Should YOU choose a 30-year fixed rate mortgage? Maybe not.


Pretty girl is putting a coin into a piggy bank that her handsome father is holding. Both are smiling while sitting on sofa at home

While the most common home loan is the 30-year fixed rate mortgage, it may not be for you.

This loan was first established as #1 when the Federal Housing Administration embraced it back in 1954. It gave homeowners a longer time to pay, so their payments could be lower than they would have been with a 15-year loan.

In addition, people were happy with the predictability. They knew that the principal and interest portion of their mortgage payment couldn’t change for the duration of the loan.

It’s the most popular loan today for the same reasons. But that doesn’t mean it’s the right loan for you.

Here are 4 good reasons why you may want to choose a different loan:

You don’t have 20% to put down. Yes, you can get FHA loans and even some conventional loans with far less down payment, but then you’ll pay a steep mortgage insurance premium for the life of the loan.

Most conventional 30-year fixed-rate mortgages will require 20% down to avoid mortgage insurance premium.

You have the 20%, but you don’t want to spend it. You might prefer to put the money into a retirement account or keep it on hand for a business opportunity. You may want to consider a lender paid mortgage insurance loan. You pay a little higher rate to avoid mortgage insurance premium fees. This loan is ideal if you are going to be in the house for a minimum of 4 –  5 years.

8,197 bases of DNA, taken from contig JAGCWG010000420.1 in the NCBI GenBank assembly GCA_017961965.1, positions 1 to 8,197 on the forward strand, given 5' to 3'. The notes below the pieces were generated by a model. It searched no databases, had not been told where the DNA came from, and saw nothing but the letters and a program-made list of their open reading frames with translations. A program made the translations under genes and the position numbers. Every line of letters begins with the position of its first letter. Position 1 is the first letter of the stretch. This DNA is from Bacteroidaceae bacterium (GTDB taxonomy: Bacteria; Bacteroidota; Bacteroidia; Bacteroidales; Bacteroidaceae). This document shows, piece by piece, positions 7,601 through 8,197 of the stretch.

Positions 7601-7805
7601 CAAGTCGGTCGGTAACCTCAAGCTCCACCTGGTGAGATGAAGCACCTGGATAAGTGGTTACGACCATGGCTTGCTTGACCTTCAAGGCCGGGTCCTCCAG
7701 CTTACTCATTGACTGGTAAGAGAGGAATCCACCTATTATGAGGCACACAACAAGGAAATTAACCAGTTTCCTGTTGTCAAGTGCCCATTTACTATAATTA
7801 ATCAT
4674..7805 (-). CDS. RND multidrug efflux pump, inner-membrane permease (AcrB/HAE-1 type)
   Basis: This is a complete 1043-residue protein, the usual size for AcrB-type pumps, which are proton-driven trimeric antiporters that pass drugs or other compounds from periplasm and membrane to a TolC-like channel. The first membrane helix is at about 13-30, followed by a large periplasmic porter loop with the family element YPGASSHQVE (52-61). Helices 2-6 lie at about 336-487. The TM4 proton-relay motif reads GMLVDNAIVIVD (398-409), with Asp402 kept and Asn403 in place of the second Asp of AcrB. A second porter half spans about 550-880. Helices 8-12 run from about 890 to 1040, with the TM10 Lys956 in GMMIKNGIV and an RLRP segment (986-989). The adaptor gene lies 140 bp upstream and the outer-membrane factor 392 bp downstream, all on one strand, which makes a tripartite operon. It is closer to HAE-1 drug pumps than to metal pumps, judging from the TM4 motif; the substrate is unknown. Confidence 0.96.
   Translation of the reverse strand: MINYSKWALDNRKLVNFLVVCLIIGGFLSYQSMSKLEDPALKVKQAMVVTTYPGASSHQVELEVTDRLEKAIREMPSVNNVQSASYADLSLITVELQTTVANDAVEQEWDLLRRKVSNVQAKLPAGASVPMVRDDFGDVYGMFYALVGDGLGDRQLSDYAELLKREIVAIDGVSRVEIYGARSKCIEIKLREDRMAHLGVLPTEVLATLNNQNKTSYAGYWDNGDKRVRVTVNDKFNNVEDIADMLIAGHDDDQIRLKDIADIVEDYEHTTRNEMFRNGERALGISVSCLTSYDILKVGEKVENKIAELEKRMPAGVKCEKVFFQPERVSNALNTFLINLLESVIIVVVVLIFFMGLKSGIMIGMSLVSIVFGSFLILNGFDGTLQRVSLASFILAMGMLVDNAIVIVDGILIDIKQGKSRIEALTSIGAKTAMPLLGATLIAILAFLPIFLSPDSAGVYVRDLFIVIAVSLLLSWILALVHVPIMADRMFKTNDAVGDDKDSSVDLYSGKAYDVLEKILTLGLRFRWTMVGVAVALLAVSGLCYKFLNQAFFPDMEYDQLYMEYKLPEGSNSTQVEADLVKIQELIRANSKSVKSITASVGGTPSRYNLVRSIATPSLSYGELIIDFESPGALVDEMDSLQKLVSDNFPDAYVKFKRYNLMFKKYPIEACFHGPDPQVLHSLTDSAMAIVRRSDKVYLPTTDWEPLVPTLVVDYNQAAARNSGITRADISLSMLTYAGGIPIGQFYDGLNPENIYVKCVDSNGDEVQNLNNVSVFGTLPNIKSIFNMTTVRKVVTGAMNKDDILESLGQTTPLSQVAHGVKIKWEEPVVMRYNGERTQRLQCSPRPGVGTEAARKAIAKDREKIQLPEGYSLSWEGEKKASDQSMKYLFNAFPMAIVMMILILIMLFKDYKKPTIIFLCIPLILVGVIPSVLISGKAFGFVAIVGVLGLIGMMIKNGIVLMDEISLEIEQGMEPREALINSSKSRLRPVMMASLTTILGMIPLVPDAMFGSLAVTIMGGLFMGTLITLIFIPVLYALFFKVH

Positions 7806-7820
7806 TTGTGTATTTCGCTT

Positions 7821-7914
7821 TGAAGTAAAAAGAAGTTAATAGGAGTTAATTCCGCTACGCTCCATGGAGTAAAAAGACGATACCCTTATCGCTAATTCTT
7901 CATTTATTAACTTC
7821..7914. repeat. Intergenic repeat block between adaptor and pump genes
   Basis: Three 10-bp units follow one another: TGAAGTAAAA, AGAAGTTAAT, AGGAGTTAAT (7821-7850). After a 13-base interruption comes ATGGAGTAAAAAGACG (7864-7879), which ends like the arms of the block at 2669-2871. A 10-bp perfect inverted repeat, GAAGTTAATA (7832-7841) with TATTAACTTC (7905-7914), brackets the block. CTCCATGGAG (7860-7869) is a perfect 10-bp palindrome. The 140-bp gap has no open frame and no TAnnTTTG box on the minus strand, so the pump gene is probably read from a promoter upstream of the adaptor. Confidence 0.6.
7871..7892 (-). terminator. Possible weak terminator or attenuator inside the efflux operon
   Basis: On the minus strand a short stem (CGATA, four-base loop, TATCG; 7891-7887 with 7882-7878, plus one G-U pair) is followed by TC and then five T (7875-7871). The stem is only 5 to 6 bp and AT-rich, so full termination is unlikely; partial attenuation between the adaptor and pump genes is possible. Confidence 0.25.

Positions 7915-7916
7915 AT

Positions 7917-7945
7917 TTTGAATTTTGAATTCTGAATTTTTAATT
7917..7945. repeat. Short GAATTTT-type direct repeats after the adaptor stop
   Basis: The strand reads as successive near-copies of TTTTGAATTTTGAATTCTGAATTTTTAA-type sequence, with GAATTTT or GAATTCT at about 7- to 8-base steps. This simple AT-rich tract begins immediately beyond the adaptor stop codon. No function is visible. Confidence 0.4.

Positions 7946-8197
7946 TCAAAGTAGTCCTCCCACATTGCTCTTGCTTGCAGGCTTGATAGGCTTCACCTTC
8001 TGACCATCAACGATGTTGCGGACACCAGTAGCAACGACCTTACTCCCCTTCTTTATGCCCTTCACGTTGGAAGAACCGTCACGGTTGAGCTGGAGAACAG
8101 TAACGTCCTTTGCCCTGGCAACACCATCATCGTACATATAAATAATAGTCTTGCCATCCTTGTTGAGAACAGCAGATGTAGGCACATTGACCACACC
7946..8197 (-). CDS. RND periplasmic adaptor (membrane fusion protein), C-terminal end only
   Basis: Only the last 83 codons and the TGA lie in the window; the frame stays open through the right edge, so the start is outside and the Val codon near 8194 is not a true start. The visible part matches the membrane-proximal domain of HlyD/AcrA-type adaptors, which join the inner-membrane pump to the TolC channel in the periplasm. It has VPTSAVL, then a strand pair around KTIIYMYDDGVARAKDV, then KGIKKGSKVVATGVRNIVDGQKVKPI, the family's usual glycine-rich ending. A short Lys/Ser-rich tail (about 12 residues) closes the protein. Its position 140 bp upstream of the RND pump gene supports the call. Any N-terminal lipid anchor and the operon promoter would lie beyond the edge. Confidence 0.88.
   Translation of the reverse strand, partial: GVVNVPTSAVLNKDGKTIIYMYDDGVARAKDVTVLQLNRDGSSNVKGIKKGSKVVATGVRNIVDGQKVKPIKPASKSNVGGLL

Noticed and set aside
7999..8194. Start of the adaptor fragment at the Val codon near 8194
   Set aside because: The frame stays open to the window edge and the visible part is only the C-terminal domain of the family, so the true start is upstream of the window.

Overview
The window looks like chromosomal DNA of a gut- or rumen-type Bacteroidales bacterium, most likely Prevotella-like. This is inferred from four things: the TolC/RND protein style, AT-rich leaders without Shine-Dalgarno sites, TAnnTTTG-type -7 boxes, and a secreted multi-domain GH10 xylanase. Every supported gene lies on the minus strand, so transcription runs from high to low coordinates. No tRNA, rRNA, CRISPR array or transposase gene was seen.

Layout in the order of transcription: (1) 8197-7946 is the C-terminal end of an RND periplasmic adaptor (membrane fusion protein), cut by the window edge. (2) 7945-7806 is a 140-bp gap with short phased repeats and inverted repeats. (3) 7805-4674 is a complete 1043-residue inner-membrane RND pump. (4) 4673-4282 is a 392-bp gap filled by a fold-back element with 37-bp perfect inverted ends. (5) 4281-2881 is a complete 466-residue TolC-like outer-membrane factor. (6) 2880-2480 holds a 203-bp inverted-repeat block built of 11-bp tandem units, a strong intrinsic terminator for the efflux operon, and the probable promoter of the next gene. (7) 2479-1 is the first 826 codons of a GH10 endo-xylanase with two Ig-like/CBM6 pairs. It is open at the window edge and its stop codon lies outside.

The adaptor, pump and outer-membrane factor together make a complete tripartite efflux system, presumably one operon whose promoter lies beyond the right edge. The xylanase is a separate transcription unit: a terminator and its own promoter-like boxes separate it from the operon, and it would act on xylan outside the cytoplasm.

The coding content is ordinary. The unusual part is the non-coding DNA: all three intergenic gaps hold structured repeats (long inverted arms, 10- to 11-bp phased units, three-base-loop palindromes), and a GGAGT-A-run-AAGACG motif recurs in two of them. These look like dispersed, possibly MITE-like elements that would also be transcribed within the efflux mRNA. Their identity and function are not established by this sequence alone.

You want to build equity quickly. If you can afford a higher monthly payment and want to build equity in a hurry, a 15-year fixed-rate loan could be best for you. The 15-year loan offers two advantages: Faster equity build-up and lower interest rates. Thus, each payment will go more toward principal and less toward interest.

You’re planning to sell the home within a few years. Perhaps this is a starter home and you plan to “move up” within a few years. Maybe you’re making giant strides climbing a corporate ladder and expect to be transferred to another city before too long. Or, perhaps you plan to retire to a different climate in just a few years.

In this case, a lender paid mortgage insurance loan is ideal, you can just right off the interest being paid. Also in most cases the payment is less even though the rate is higher because no mortgage insurance premium is required.

Do keep in mind, however, that in order to recoup your purchase price, you need to own a home for 3 to 5 years before selling. We realize that wasn’t true during the boom years before the crash, but in a normal market, such as we have now, that’s the rule of thumb.

Why? Because you’ll have selling costs. Plan on those taking at least 10% off the top of your eventual selling price. Talking about selling your house and eliciting the right price for it from your potential customer, make sure that your property has been sanitized and cleaned of bugs and pests. Call a pest control company like that of BBEA – – Bed Bug Exterminator Austin for the job.

If you plan to move within just a year or two… don’t get any loan at all! You’ll be financially and emotionally better off just renting. Remember that selling a house is a lot of work – not just for the real estate agents, but for the homeowners who need to keep everything in “show-ready” condition, be ready to vacate for showings at inconvenient times, and endure the stress of negotiating, waiting for appraisal and inspection results, etc.




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